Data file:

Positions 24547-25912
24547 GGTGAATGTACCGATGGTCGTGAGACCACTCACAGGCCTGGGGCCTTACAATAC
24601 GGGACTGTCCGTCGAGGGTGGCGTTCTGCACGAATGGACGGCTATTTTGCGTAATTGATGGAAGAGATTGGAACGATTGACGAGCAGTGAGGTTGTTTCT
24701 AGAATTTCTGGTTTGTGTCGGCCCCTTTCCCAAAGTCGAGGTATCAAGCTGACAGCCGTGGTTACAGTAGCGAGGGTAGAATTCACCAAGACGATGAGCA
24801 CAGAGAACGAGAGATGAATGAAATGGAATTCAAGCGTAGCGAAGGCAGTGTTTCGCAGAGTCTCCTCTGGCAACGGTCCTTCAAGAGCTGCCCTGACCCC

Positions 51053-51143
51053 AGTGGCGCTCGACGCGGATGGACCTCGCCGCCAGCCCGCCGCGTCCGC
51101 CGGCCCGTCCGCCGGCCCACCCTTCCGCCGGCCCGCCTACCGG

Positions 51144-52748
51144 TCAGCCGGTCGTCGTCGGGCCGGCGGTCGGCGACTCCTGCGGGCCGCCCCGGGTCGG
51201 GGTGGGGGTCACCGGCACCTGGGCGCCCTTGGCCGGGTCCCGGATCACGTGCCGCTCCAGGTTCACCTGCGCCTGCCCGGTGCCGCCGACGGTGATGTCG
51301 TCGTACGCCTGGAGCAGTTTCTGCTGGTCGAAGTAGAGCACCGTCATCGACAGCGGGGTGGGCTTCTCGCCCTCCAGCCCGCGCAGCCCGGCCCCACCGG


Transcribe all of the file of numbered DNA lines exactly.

Positions 24547-25912
24547 GGTGAATGTACCGATGGTCGTGAGACCACTCACAGGCCTGGGGCCTTACAATAC
24601 GGGACTGTCCGTCGAGGGTGGCGTTCTGCACGAATGGACGGCTATTTTGCGTAATTGATGGAAGAGATTGGAACGATTGACGAGCAGTGAGGTTGTTTCT
24701 AGAATTTCTGGTTTGTGTCGGCCCCTTTCCCAAAGTCGAGGTATCAAGCTGACAGCCGTGGTTACAGTAGCGAGGGTAGAATTCACCAAGACGATGAGCA
24801 CAGAGAACGAGAGATGAATGAAATGGAATTCAAGCGTAGCGAAGGCAGTGTTTCGCAGAGTCTCCTCTGGCAACGGTCCTTCAAGAGCTGCCCTGACCCC

Positions 51053-51143
51053 AGTGGCGCTCGACGCGGATGGACCTCGCCGCCAGCCCGCCGCGTCCGC
51101 CGGCCCGTCCGCCGGCCCACCCTTCCGCCGGCCCGCCTACCGG

Positions 51144-52748
51144 TCAGCCGGTCGTCGTCGGGCCGGCGGTCGGCGACTCCTGCGGGCCGCCCCGGGTCGG
51201 GGTGGGGGTCACCGGCACCTGGGCGCCCTTGGCCGGGTCCCGGATCACGTGCCGCTCCAGGTTCACCTGCGCCTGCCCGGTGCCGCCGACGGTGATGTCG
51301 TCGTACGCCTGGAGCAGTTTCTGCTGGTCGAAGTAGAGCACCGTCATCGACAGCGGGGTGGGCTTCTCGCCCTCCAGCCCGCGCAGCCCGGCCCCACCGG